Receding gums, or known dentally as gingival recession, is a common problem in adults but may occur in the younger age group as well. The loss of gum tissue that leads to exposure of the roots of the teeth may exist with or without an accompanying decrease in the height of the jaw bone.
Causes of a receding gum line
Gum recession is probably caused by multiple factors. The most important factor is probably anatomical variation between individuals. Some individuals have very thin gum tissue facing the cheeks and lips, both soft tissue and bone, and when the buccal plate of the jaw bone is thin, bony dehiscence or fenestrations (isolated areas in which the root is denuded of bone and the root surface is covered only by periosteum and overlying gums) below the soft tissue are more likely. For these reasons, there is more recession on the teeth which are prominent in the arch or with bulbous roots and least on slightly in-standing teeth. When these predisposing factors are present, other insults become important.
The other important factor is probably traumatic tooth brushing. Most individuals clean two or three times a day and some brush excessively in terms of frequency, duration and force used. Trauma from tooth brushing is considered a factor in some individual’s recession, and recession may indicate a need to reduce the frequency and duration of cleaning while maintaining its effectiveness.
Plaque-induced marginal gum inflammation will also destroy the thin tissue at sites with naturally thin bone relatively quickly. Chronic gingivitis (inflammation of the gums) is the initial stage of chronic periodontitis but having gingivitis does not necessary lead to periodontitis given that you have good oral hygiene. Some may complain of bleeding gums or an unpleasant taste if gingivitis persists. Later on, gum recession or teeth loosening becomes obvious. The gum margins become purplish-red, swollen and flabby and the gum tissues between the teeth gets destroyed leaving gaps in between teeth.
Fixed orthodonticsin the lower front teeth segment is occasionally associated with gum recession in individuals with thin gums facing the cheeks and lips, narrow gum ridge and correction of severe crowding. Plaque control may be compromised during the wearing of an orthodontic appliance and, even over a relatively short period, this can contribute to the problem.
Bruxism or teeth grinding is a clenching or grinding habit when the individual is not chewing or swallowing. This habit can cause damage to the teeth and its supporting tissue including gum line receding. Traumatic bite can also contribute to this.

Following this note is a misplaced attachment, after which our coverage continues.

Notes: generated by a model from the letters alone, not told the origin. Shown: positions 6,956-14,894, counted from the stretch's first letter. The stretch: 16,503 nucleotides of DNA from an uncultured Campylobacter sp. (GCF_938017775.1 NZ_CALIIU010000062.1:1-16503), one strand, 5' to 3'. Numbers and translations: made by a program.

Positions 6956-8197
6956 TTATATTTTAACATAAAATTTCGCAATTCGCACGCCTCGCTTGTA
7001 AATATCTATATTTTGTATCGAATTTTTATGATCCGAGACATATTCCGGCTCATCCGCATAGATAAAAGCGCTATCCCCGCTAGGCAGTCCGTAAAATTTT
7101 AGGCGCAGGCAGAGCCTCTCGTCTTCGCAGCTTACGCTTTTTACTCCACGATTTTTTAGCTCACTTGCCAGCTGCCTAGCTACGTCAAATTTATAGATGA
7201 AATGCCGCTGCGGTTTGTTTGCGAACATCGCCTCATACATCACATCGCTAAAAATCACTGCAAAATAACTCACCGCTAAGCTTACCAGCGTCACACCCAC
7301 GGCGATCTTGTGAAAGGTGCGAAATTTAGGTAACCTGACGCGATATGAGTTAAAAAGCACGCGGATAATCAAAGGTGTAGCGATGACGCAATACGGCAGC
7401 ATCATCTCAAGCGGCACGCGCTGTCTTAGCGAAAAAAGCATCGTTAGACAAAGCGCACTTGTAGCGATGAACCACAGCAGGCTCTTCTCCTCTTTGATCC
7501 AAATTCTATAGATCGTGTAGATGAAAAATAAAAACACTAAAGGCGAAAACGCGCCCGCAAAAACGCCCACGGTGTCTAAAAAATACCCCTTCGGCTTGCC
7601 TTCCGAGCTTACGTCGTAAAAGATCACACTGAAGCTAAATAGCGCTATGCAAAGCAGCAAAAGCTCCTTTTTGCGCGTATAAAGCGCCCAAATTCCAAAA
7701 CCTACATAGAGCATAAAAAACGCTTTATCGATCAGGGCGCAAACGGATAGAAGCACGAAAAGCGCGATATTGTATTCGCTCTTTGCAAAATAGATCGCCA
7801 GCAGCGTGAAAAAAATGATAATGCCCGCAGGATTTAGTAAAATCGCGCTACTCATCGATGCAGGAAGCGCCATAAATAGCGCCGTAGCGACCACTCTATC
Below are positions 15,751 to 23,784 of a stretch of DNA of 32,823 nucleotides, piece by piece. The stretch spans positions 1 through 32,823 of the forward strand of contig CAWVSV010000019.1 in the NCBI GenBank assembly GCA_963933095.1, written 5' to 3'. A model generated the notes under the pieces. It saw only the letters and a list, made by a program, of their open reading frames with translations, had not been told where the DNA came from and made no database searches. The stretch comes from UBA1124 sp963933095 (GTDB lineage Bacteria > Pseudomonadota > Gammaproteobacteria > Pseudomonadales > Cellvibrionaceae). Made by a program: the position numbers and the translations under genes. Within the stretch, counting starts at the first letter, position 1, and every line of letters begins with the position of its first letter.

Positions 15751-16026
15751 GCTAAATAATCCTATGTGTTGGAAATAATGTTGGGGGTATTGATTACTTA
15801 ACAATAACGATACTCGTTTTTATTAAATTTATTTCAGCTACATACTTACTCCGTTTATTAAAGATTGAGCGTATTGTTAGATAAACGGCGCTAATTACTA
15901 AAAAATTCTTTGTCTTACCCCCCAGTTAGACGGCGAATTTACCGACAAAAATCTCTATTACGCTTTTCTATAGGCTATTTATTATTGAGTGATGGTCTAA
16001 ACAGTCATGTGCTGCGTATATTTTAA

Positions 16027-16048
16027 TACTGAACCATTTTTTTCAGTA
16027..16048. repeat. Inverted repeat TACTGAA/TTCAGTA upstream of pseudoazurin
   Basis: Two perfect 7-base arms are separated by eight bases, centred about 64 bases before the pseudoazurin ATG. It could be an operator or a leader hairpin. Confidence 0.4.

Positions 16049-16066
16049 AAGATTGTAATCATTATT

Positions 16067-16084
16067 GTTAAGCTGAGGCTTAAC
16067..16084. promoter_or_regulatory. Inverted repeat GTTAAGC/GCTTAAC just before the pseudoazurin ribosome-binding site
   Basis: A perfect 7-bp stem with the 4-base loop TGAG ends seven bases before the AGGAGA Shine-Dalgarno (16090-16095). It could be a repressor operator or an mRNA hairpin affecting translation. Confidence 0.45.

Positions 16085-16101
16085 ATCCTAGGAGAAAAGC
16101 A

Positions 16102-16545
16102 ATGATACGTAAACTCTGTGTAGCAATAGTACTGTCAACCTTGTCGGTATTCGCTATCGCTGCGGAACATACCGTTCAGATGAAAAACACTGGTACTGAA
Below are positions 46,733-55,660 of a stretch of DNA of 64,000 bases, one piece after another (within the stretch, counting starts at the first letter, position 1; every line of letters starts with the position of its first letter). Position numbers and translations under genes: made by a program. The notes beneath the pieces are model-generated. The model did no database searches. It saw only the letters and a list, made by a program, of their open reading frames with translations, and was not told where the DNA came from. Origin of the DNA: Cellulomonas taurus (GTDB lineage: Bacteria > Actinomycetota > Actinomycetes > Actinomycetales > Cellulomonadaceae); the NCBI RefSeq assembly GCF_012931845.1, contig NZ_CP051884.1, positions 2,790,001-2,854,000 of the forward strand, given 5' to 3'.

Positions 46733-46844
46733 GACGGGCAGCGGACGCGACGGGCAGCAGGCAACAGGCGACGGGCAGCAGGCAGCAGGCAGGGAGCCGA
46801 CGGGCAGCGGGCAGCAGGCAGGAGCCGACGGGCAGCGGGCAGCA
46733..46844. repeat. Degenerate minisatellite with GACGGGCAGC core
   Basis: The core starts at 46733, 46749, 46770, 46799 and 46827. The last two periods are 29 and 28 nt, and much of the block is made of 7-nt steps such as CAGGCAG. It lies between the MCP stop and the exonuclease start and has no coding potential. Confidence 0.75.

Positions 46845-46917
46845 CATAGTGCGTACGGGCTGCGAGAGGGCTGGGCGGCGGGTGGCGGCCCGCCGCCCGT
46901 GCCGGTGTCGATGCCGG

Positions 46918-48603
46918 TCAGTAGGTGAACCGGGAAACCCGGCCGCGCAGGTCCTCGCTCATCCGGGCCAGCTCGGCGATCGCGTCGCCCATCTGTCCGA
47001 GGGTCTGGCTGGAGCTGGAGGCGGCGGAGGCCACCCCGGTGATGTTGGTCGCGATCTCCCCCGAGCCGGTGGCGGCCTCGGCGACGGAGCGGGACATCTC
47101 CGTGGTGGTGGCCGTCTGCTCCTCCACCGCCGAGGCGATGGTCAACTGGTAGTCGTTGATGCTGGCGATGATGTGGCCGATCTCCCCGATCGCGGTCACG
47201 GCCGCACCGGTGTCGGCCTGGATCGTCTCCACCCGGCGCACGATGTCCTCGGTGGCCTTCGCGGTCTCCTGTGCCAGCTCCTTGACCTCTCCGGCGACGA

Snuff is powdered tobacco which, in addition to being inhaled, can also be placed in contact with the oral mucosa in the grooves of the cheeks and inner surfaces of the lips (snuff dipping) which can lead to gums receding over time.
Constant rubbing of the gums against a foreign object, for example piercings in the lip or tongue, can wear away the gums.
Consequences of receding gums
In most cases, gum recession is a progressive condition that happens over time and is not something that occurs overnight. Receding gums may go unnoticed till the condition starts to cause other problems.
Initially, toothbrush abrasion can cause trauma to the gums, which can appear as red, brushing or depressed lesions. Long-term abrasion can lead to gum recession or clefts on the gums. The receding gum margins will expose the root surface of the tooth which is thinner than the tooth enamel of the crown and can result in notches and sensitive teeth.
Exposure of the roots surfaces of teeth can make it vulnerable to erosion (superficial loss of tooth surface as a result of chemical process, usually from non-bacterial acids) by acidic foods or gastroesophageal reflux disease (acid reflux) and also cause sensitive teeth.
The root surfaces of teeth would be also prone to cavities due to the exposed root surface and softer cementum compared to enamel.
Esthetic problems may occur due to teeth appearing longer than normal (more tooth is visible if gums are receded), change in the tooth’s color (difference in the color of the crown and root surface) and the space between teeth seems to increase due to receding gum line.
Clinical assessments of a receding gum line
- Recession – provides baseline readings to assess progression
- Probing depths of the gum pockets – detects associated loss of attachment undermining the reduced width of attached gingiva (the part of gums that extends from the gum groove to the mucogingival junction where it meets the alveolar or bone mucosa)
- Bleeding on probing – indicates the presence of gum inflammation and poor oral hygiene
- Amount of attached gingiva – gives the amount of apparent attached gingival bound down to bone and thus functional
- Tooth mobility – important if teeth are very mobile
- Occlusion or bite – if a traumatic overbite is present it may cause or exacerbate recession